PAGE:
Background: Malpractice issues within the United States remain a critical factor for family physicians providing obstetric care. Although tort reform is being widely discussed, little has been written regarding the malpractice crisis from a risk management perspective. Methods: Between 1989 and 1998, a 10-year risk management study at the UC Davis Health System provided a unique collaboration between researchers, a mutual insurance carrier and family physicians practicing obstetrics. Physicians were asked to comply with standardized clinical guidelines, attend continuing medical education (CME) seminars, and submit obstetric medical records for review. Feedback analysis was provided to each physician on their records, and the insurance carrier tracked interim malpractice claims. Results: One hundred and ninety-four physicians participated, attending to 32,831 births. Compliance with project guidelines was 91%. Five closed obstetric cases were reported with only one settlement reported to the National Provider Data Bank. Physicians believed the project was beneficial to their practices. Conclusions: Family physicians practicing obstetrics are willing to participate in a collaborative risk management program and are compliant with standardized clinical guidelines. The monetary award for successful malpractice claims was relatively low. This collaborative risk management model may offer a potential solution to the current malpractice crisis.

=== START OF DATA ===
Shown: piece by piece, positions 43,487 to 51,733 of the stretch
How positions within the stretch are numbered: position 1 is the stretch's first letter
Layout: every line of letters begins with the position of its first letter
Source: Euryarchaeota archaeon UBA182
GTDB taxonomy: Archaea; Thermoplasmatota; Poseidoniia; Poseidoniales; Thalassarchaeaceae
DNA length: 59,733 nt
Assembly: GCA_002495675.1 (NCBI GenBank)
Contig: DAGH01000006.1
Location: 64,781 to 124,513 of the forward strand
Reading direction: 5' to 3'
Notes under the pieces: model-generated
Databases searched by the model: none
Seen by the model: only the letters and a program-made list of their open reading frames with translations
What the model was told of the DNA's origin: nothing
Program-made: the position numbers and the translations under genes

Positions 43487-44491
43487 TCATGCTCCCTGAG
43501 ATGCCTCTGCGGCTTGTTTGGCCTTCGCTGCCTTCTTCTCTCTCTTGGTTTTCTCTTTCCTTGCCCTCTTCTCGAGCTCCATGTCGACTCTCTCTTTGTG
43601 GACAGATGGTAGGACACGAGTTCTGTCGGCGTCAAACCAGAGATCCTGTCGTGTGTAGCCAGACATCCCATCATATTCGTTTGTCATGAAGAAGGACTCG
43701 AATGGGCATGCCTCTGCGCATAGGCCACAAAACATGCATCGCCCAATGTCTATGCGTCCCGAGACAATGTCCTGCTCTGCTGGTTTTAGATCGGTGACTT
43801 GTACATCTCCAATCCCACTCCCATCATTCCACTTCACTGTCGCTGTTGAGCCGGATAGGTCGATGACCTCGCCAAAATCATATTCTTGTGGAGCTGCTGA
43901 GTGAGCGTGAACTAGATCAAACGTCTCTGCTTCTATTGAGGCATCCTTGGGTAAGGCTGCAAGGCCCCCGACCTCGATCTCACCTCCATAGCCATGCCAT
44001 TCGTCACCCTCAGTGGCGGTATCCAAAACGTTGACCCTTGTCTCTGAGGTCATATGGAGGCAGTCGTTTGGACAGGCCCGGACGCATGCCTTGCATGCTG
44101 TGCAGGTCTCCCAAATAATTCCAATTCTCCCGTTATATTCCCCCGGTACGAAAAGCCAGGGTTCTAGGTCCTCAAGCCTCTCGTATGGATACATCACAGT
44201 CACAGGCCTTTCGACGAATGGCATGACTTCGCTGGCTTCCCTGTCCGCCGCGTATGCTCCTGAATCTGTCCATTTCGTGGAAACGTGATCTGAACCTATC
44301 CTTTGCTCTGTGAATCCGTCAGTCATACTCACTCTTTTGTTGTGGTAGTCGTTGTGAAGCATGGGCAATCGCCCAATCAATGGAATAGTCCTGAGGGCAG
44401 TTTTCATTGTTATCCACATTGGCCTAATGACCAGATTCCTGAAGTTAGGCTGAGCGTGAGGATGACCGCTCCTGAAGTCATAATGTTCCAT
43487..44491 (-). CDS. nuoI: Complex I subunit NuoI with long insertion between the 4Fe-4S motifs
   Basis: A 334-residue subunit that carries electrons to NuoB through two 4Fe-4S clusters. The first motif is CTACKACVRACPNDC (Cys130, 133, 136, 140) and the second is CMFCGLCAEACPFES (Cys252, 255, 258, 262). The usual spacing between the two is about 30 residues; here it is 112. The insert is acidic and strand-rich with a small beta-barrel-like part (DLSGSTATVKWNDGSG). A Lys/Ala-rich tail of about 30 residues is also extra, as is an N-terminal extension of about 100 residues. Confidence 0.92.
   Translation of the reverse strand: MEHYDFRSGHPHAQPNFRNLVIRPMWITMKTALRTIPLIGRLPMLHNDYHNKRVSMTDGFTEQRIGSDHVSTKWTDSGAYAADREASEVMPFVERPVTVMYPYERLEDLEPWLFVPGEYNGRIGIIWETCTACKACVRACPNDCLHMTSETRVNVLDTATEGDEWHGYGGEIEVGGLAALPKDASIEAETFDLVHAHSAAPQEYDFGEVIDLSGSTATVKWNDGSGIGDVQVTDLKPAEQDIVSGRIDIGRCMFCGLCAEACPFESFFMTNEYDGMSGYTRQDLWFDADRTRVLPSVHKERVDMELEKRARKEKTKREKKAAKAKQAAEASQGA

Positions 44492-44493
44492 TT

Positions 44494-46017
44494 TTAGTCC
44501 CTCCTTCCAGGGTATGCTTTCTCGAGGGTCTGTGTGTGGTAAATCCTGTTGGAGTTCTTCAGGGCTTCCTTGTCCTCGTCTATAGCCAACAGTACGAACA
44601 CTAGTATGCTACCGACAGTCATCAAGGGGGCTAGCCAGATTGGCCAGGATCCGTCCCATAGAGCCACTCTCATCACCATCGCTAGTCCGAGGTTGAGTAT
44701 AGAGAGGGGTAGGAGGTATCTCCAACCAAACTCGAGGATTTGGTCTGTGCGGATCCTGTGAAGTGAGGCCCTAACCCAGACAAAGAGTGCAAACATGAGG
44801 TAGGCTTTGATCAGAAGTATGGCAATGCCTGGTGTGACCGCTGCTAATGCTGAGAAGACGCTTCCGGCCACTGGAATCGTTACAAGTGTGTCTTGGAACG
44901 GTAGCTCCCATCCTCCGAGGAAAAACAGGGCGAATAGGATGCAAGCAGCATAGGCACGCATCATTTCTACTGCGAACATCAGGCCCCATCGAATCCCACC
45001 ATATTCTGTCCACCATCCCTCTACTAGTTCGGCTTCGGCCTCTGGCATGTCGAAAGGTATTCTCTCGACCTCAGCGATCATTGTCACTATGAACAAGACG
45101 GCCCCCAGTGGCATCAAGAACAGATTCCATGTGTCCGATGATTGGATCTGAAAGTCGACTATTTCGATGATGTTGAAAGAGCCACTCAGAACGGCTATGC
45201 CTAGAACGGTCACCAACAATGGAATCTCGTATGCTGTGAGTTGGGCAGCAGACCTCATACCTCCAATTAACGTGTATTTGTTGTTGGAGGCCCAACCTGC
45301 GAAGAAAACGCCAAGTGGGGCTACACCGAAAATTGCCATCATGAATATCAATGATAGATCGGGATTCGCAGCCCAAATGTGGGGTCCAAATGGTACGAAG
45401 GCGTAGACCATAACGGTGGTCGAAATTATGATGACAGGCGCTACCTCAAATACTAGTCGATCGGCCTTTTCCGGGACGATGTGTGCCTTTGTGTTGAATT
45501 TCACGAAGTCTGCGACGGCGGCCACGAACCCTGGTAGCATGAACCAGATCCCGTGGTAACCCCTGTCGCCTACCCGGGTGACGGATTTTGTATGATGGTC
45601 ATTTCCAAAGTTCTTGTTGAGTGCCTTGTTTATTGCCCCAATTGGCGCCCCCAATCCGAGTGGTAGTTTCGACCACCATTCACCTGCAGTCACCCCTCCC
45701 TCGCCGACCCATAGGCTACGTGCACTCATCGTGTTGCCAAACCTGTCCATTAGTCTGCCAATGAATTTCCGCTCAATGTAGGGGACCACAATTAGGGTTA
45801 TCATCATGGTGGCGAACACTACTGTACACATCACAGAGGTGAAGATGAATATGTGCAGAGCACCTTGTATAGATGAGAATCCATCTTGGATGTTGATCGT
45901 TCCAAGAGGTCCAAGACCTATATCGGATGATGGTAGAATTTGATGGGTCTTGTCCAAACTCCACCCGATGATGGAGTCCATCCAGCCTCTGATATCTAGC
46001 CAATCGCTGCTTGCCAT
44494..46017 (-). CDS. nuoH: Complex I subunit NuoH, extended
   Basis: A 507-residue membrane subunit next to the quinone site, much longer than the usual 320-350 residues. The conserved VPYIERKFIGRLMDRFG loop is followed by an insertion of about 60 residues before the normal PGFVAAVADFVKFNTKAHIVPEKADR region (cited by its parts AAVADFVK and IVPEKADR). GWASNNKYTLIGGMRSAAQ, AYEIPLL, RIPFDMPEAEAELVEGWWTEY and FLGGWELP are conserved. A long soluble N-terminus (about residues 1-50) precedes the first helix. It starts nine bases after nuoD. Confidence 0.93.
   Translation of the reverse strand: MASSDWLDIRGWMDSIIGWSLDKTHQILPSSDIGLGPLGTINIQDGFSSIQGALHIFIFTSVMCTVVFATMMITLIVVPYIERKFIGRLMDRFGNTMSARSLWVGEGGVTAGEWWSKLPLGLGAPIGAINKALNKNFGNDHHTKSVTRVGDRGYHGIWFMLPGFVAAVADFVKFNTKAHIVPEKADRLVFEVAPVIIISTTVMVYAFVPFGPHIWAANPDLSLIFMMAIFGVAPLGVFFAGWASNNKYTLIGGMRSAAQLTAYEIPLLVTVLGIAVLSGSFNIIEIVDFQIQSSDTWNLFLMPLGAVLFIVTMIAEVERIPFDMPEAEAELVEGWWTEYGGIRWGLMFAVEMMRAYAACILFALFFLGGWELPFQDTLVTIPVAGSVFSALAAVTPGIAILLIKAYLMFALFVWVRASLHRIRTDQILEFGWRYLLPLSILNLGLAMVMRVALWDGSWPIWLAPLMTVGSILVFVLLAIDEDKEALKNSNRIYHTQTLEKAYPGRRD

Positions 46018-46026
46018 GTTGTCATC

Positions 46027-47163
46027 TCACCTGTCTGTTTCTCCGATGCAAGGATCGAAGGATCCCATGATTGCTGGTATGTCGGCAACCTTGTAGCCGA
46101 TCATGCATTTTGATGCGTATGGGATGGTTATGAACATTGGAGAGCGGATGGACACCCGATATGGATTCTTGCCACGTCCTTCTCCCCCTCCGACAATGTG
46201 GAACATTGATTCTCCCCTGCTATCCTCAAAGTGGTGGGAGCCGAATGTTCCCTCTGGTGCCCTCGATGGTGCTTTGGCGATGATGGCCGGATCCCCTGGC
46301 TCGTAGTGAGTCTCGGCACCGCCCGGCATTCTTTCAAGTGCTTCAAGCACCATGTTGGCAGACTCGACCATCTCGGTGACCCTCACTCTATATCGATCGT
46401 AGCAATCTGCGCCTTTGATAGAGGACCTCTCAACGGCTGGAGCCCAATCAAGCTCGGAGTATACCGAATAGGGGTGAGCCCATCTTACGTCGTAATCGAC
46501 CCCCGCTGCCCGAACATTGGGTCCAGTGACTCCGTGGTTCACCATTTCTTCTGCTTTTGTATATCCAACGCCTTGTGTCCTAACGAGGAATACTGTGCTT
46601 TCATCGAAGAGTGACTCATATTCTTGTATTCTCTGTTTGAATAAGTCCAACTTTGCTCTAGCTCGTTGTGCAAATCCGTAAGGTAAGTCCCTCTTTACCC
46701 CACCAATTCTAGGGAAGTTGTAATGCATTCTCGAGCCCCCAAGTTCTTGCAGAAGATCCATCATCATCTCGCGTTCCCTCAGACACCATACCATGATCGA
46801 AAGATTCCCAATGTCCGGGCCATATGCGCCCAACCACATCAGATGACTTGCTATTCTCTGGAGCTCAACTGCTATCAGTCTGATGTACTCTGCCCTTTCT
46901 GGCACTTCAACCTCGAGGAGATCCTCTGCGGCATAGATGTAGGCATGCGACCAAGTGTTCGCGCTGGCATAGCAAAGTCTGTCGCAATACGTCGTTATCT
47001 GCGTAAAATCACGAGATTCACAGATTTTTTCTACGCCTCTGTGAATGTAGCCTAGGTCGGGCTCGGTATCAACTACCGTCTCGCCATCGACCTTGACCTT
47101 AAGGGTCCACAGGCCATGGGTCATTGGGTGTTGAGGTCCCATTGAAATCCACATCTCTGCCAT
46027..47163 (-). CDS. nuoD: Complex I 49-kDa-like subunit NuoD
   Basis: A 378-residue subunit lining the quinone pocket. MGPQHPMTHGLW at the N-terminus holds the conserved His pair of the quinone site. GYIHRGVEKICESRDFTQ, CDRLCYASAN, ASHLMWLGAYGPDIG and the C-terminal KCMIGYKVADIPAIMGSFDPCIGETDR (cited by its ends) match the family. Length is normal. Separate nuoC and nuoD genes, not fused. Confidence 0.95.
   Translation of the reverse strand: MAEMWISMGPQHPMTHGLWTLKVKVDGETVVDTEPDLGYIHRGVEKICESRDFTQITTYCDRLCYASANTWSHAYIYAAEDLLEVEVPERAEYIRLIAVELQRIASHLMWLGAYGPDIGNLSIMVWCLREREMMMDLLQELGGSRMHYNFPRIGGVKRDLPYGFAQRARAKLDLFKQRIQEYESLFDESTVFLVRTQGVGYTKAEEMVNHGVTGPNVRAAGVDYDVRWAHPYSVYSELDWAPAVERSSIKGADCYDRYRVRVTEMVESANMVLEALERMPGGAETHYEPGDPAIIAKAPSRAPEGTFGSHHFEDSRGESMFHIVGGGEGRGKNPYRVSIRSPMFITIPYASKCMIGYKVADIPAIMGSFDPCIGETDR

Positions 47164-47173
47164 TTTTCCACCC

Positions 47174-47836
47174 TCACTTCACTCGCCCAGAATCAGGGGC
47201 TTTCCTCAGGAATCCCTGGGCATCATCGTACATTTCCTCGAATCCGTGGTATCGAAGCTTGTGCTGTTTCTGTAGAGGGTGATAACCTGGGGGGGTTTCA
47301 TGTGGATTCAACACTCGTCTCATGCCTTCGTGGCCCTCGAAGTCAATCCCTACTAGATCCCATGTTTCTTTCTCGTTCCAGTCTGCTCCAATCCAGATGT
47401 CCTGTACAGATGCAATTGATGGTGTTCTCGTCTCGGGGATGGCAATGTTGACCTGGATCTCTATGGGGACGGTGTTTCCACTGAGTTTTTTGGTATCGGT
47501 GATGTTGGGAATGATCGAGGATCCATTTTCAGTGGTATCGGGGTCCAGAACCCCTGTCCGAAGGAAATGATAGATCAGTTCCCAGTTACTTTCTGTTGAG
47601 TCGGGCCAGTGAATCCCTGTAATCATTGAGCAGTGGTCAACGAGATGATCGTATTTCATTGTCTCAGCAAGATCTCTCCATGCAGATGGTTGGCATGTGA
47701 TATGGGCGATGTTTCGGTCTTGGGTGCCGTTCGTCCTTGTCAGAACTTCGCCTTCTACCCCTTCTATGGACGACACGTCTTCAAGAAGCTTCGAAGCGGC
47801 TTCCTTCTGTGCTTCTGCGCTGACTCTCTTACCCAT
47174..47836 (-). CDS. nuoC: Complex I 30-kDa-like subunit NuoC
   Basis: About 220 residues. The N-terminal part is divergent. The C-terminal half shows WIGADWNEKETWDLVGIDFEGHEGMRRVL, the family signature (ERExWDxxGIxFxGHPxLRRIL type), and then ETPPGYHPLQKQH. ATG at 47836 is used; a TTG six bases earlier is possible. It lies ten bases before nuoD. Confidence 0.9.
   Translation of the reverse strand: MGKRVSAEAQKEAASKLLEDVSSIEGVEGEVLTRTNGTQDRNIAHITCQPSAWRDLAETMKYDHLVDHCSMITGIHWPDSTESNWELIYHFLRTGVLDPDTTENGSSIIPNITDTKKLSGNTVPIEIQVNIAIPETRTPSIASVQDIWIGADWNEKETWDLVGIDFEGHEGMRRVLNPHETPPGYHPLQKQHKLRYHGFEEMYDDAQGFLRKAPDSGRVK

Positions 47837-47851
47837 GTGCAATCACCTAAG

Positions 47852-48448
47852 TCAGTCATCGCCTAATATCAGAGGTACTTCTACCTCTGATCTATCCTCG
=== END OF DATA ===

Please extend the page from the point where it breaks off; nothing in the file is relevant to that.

|Original language||English (US)|
|Number of pages||7|
|Journal||Journal of the American Board of Family Practice|
|State||Published - Nov 2003|
ASJC Scopus subject areas
- Public Health, Environmental and Occupational Health